Organic anions (OA) (e.g. p-aminohippurate and fluorescein) undergo net secretion, apparently by a similar process in renal proximal tubules of most vertebrates. In isolated tubules from fish, amphibians, reptiles, birds, and mammals, net secretion involves transport into the cells against an electrochemical gradient at the basolateral membrane and movement from the cells to the lumen down an electrochemical gradient. In all vertebrate classes, basolateral uptake involves a tertiary active process, the final step in which is OA/α-ketoglutarate (αKG) countertransport. An outwardly directed αKG gradient is maintained by metabolism and basolateral and luminal Na-dicarboxylate cotransport into the cells, the importance of each apparently varying with the species and the metabolic state of the tubules. Little is known about transport into the lumen, but it may involve carrier-mediated diffusion or anion countertransport, the process apparently differing between vertebrate classes and between species within a vertebrate class. Intracellular compartmental accumulation may occur during transepithelial transport in fish, reptiles, birds, and mammals, but it may be significant in mammals only with reduced metabolism.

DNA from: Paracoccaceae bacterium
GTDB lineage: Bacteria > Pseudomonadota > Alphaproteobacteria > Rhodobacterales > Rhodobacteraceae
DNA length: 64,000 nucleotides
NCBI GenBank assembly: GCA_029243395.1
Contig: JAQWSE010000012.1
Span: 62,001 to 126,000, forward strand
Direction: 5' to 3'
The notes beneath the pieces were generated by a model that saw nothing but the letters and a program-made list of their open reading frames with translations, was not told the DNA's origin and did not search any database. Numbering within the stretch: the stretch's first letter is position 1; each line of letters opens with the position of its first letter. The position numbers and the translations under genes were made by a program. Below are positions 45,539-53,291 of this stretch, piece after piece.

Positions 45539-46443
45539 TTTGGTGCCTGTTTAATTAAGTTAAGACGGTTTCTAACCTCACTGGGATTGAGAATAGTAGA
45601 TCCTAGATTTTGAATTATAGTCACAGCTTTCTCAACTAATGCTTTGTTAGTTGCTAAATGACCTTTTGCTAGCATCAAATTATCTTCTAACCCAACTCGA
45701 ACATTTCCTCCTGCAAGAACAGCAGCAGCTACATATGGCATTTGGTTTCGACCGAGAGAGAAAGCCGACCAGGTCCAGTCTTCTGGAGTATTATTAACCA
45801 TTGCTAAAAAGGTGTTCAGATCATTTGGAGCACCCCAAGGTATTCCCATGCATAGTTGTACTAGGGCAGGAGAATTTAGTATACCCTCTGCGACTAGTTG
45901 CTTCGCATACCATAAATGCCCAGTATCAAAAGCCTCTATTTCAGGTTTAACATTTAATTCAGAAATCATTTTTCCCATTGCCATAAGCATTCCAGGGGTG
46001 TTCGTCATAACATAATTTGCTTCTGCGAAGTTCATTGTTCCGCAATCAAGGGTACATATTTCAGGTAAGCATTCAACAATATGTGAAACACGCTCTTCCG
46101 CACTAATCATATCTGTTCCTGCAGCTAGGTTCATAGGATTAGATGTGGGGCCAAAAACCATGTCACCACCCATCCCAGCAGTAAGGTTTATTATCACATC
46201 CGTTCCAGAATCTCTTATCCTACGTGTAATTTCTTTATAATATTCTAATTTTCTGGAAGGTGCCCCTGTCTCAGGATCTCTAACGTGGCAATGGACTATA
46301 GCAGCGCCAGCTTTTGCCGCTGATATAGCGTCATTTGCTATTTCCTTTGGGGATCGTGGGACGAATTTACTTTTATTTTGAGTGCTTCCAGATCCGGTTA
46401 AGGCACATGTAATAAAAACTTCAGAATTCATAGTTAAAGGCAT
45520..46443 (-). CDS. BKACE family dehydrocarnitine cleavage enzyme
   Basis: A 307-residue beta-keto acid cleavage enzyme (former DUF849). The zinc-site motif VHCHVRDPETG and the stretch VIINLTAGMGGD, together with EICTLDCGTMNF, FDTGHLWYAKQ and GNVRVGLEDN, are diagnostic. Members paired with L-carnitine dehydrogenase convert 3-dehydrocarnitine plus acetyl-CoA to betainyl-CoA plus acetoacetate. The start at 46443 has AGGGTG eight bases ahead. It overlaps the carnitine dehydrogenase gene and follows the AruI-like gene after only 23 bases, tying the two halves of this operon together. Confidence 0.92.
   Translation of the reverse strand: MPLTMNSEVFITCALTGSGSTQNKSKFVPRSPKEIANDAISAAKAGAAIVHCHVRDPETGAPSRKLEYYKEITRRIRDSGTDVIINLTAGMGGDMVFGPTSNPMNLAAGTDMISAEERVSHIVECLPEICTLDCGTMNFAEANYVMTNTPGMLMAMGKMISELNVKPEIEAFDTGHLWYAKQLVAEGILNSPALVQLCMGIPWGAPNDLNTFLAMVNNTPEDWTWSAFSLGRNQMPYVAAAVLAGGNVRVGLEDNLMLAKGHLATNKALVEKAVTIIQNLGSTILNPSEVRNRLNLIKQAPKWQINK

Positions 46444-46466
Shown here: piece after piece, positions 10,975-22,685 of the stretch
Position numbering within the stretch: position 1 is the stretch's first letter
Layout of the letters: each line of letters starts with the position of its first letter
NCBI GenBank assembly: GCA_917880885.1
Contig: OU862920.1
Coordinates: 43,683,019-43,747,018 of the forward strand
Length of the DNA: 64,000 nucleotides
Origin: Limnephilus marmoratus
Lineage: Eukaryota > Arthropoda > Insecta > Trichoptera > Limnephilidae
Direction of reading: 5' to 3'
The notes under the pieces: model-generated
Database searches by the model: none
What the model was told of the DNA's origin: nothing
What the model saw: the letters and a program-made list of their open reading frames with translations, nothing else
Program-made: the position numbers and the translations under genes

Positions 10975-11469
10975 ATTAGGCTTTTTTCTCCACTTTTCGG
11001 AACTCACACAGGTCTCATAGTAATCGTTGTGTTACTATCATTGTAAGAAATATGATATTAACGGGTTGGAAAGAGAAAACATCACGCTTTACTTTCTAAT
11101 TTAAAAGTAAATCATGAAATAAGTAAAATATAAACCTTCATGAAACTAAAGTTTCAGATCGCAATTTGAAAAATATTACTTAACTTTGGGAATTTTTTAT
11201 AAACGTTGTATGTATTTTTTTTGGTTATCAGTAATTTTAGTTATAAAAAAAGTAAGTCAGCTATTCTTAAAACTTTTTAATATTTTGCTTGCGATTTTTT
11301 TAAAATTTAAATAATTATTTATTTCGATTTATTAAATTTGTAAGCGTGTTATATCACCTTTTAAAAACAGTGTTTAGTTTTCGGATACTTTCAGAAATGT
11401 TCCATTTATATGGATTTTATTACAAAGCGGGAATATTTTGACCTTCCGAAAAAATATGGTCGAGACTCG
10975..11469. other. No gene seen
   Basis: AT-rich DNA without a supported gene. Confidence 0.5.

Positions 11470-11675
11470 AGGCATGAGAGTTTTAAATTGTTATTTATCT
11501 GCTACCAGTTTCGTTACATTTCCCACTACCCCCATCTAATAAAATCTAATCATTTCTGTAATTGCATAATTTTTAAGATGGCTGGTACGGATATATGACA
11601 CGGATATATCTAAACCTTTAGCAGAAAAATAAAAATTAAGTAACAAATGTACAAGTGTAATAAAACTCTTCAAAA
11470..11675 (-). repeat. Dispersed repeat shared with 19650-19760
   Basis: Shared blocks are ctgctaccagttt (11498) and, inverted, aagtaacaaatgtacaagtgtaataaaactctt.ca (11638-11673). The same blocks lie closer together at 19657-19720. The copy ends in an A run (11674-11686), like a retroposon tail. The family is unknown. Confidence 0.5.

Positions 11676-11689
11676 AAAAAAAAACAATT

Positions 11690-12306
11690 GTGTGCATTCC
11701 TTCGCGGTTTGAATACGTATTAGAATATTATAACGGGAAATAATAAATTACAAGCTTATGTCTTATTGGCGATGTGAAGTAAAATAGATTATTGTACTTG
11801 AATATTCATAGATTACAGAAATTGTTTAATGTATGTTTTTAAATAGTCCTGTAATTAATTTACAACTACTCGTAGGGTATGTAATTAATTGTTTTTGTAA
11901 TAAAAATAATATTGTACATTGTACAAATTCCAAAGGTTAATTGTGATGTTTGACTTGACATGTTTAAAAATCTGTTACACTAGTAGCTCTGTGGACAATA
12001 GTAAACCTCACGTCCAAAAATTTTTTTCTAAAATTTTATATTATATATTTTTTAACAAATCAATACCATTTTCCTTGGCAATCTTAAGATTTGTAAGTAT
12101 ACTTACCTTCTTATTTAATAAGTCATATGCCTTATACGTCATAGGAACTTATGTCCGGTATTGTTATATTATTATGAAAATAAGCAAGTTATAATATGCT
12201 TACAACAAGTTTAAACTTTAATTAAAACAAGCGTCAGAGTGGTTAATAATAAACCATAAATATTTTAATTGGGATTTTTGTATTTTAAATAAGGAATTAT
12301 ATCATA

- Organic anions
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